Jaundice caused by high levels of the chemical bilirubin in blood affects approximately 60% of full-term babies in the first week of life. In extreme cases, jaundice in newborn babies can lead to seizures, cerebral palsy and developmental delay. So why are most babies not receiving early follow-up visits to ensure that jaundice isn’t missed?
The condition is easy to detect, thanks in part to the tell-tale yellow hue that gives jaundice its name, as well as a simple blood test. And it’s also easy to treat, usually with admission to hospital for light therapy using incubators or special fibre optic blankets and in some cases, extra fluids. For many babies, the level of bilirubin is not high enough to require treatment and will be flushed out normally. However, for about 2% of newborns, this condition can lead to bilirubin toxicity that can damage the brain and other organs if untreated.
All babies born in Ontario are supposed to be assessed for jaundice following birth. The Canadian Paediatric Society published guidelines in 2007 recommending that all babies be tested during the first 25 to 72 hours of life, as bilirubin levels take time to build up. For babies discharged from the hospital within a day of being born, the guidelines recommend that they be reviewed for jaundice through a home or office visit with a midwife, nurse or physician.
Frustratingly, despite the relative simplicity of the diagnosis and treatment, our recent study showed that this follow-up assessment usually gets skipped. With the introduction of the 2007 guidelines, rates of adherence to the early follow-up visit went up only marginally, from 30% in 2003 to a still-disappointing 35% in 2011.
But hidden inside that statistic lies an even more discouraging story – one that ties into issues of socioeconomic barriers and unequal access to care.
Universal jaundice screening recommendations might not be that universal
We set out in our study to see how factors like poverty or education might influence access to jaundice screening in Ontario.
What we found was that most of that 5% improvement in early follow-up visits was due to increased rates for infants living in higher-income neighbourhoods. Meanwhile, babies born to mothers at the lowest income levels saw no benefit from the universal guidelines, with follow-up rates that remained flat.
We think that the reasons for this gap likely include subtle barriers to care that might include basic issues like transportation to the doctor’s office. Another reason could be that (as our study and others have shown) high income families are more likely to have a pediatrician for their children – and pediatricians may be more attuned to the jaundice screening recommendation than family doctors.
So despite the best of policy intentions, the access gap between low-income and high-income families actually widened after the introduction of universal guidelines for bilirubin screening.
Our findings are consistent with previous Ontario research that showed that efforts to increase access to MRIs overall also widened the gap between people in lower-income neighbourhoods and those in high-income neighbourhoods. Although lower-income patients did experience modest improvements in access, patients in high income neighbourhoods saw an even greater increase, regardless of whether they lived in a rural or urban setting. The evidence is mounting that when we implement universal guidelines without taking into account the realities of socioeconomic disparities, we may see overall improvements while overlooking worsened inequity. In our universal health system, universal guidelines can widen the gulf between have- and have-nots.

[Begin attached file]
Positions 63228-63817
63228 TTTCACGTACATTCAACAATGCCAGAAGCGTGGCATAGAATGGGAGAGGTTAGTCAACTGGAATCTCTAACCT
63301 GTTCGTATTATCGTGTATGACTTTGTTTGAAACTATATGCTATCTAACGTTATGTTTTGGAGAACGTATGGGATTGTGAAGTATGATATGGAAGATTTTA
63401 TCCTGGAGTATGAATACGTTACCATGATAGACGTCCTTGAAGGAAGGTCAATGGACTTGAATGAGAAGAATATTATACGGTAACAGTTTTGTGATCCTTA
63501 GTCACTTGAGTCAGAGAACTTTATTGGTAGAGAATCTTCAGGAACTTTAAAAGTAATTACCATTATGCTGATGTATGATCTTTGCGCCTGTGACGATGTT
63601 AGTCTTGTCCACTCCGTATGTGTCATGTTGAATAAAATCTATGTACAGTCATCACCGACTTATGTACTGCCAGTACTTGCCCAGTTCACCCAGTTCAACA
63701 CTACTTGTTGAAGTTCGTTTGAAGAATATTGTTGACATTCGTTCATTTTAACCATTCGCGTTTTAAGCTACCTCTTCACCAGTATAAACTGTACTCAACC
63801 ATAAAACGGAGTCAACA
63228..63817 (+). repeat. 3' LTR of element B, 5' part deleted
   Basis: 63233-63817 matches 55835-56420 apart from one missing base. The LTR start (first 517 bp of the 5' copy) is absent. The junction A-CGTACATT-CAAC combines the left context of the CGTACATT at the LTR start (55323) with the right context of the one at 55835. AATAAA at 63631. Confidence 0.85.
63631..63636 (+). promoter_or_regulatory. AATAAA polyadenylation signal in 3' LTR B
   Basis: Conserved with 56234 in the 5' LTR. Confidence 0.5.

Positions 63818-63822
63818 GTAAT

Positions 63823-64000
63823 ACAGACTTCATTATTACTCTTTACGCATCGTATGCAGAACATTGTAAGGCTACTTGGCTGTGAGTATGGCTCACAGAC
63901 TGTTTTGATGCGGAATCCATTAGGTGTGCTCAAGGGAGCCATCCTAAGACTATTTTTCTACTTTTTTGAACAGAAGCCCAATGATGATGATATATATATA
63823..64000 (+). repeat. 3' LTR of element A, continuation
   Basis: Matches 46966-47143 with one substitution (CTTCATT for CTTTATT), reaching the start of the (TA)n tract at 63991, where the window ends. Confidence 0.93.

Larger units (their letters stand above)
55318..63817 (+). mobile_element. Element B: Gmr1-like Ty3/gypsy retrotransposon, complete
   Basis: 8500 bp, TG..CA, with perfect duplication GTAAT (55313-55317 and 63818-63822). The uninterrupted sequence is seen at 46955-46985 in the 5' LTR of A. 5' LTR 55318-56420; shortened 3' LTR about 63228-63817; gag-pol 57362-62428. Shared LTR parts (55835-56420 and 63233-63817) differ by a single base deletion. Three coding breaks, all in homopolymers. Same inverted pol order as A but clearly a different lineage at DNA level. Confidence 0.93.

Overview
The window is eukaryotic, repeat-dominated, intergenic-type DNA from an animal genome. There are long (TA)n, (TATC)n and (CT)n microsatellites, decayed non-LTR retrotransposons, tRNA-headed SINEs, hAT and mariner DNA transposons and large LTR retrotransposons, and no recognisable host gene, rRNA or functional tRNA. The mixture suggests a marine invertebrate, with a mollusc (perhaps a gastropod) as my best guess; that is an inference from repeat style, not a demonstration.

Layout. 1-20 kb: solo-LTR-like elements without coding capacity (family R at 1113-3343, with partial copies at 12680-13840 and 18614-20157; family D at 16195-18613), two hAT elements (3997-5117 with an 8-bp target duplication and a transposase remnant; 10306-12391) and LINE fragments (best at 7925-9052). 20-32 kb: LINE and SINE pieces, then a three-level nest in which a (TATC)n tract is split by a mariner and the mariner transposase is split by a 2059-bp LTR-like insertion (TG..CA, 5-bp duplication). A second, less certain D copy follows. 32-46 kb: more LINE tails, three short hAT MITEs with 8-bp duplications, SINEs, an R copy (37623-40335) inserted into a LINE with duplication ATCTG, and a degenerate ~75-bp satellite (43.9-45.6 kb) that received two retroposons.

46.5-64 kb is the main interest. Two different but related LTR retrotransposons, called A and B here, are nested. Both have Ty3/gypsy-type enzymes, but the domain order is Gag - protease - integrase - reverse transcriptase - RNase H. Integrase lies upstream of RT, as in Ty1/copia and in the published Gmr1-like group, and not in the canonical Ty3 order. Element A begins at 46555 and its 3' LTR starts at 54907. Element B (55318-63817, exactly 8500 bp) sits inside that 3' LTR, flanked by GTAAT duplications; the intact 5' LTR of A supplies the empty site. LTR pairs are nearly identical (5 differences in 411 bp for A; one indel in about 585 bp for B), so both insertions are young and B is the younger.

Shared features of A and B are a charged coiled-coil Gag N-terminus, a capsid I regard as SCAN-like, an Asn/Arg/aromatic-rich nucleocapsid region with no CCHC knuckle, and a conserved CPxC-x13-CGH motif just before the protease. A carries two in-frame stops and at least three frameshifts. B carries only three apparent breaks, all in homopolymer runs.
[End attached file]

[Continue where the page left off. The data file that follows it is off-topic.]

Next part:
What can we do to increase access to jaundice screening?
Our study showed that we have far to go to ensure universal access to jaundice screening and timely follow up for all babies born in Ontario. Given the unequal access to care, we suggest that it is important that our government fund targeted outreach for early newborn follow-up in low-performing areas. Steps might include providing transportation or child care support, increasing home visits by midwives or public health nurses and providing culturally sensitive outreach. It is also important that primary care physicians are engaged in ensuring that their patients have access to timely follow up, particularly on weekends and holidays, which our research found to be a major risk factor for missed follow-up.
But we also see wider implications from this work and other studies that go beyond newborn health. In Ontario, the new Patients First strategy has a goal of improving the coordination of care between hospitals, primary care and public health, with a particular emphasis on improving health equity. For these goals to be realized, it is vital that we identify and address the particular obstacles faced by low-income families, and evaluate the impact of new initiatives on health equity. A health equity lens should be a mandatory requirement for all evaluations of health care programmes and policies in Ontario, and more widely across Canada.
Time and again, the evidence shows us that without measures that take socioeconomic realities into account, equality is not the same thing as equity. Universal guidelines are all too often universal in name only.